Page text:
Split decision on Irish abortion law: Court finds human rights violation only if woman’s life is endangered

by on December 16, 2010  •  In Health, Reproductive rights

The European Court of Human Rights issued its decision this morning in A, B, and C v. Ireland (background here), finding that the third plaintiff C's rights under the European Convention on Human Rights were violated because she was forced to travel to the UK to secure an abortion even though the pregnancy, combined with her ongoing cancer, endangered her life. However, the Court denied the plaintiffs B's and C's arguments that a risk to their health – as distinct from a risk to life – required allowance of an abortion.

Ireland prohibits abortion under an 1861 law that carries life imprisonment as the maximum penalty. A 1983 referendum amended the national constitution to recognize the unborn child as an Irish citizen with full rights. A 1992 Irish Supreme Court decision held that abortion is legal if there is a real and substantial risk to the woman's health from the pregnancy. The national Parliament, however, has never enacted laws to effectuate that decision, and the Grand Chamber Human Rights Court decision noted that for procedural reasons, Irish courts do not offer a venue in which women can seek orders granting a legal abortion. About 5,500 Irish women travel to England and Wales every year to obtain an abortion.

The rulings of the European Court of Human Rights are binding on nations. According to The Guardian, "It is understood that the judgment is being considered by the [Irish] Republic's department of health and the Irish attorney general."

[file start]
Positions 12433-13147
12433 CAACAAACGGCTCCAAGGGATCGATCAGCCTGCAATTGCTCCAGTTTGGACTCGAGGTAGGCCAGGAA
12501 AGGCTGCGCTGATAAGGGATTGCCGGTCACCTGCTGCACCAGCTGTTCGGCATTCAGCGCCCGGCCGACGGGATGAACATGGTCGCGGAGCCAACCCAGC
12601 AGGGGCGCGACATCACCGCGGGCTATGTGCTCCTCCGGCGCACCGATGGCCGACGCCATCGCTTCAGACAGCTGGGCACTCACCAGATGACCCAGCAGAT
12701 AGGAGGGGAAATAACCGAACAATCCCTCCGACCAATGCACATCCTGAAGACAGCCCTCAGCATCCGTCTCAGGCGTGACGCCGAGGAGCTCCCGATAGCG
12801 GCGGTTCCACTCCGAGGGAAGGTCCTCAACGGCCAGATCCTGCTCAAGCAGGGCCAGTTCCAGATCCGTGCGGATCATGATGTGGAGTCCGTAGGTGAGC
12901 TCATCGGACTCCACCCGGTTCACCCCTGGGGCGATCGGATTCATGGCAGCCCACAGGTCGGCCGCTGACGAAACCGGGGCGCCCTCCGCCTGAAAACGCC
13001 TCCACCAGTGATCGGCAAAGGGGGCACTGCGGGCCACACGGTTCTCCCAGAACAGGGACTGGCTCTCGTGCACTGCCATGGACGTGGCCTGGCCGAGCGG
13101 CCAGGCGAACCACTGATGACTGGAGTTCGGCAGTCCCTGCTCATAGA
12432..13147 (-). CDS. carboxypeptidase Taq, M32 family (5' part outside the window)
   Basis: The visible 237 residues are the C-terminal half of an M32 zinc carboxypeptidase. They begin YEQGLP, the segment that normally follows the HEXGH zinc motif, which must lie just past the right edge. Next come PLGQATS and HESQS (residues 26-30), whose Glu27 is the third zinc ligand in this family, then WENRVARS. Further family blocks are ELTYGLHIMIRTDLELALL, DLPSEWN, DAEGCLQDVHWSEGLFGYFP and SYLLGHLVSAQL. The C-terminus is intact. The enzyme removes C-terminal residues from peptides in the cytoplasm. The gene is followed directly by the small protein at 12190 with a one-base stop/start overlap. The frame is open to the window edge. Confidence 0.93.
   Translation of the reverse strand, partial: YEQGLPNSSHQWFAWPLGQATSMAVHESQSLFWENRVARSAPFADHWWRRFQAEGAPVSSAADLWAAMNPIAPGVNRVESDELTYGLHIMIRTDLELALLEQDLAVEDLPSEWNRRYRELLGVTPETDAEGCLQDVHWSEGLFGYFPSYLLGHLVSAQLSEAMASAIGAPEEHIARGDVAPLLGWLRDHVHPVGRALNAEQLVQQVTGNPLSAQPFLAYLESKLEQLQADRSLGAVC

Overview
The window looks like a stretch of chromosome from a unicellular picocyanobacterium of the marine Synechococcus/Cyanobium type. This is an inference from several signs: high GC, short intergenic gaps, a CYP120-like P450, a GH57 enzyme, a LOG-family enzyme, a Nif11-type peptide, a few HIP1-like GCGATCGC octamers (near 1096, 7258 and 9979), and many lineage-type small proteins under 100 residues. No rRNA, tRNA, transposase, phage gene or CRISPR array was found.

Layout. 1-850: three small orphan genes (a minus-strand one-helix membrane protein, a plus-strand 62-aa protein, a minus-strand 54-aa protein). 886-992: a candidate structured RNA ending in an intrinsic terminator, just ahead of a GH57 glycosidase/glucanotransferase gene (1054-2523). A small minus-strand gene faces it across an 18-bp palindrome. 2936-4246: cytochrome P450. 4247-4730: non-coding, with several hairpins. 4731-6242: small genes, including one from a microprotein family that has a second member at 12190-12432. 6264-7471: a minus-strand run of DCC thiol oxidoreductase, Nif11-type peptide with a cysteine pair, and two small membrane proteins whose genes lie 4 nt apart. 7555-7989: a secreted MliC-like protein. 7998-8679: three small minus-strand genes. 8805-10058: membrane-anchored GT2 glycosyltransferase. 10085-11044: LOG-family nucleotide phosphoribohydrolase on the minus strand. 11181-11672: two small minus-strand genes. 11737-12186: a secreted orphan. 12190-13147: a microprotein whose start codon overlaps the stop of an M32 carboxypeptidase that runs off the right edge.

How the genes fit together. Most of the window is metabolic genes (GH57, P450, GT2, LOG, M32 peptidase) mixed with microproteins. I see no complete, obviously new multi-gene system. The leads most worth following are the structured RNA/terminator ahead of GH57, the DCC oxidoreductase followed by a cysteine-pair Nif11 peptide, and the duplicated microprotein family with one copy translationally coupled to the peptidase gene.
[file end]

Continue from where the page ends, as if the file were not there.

In today's decision, the court said that it "considered that the establishment of a risk to [C's] life clearly concerned fundamental values and essential aspects of her right to respect for her private life," a right protected by Article 8 of the European Convention on Human Rights. The court found that it had been violated by the Irish government's failure to implement the decision of its supreme court.

Congratulations to lead counsel (and my former student) Julie Kay -


One Response to Split decision on Irish abortion law: Court finds human rights violation only if woman’s life is endangered

  1. daftpunkydavid December 18, 2010 at 6:57 AM

    it’s got to be one of a professor’s proudest moments to witness a student’s professional success; congrats!

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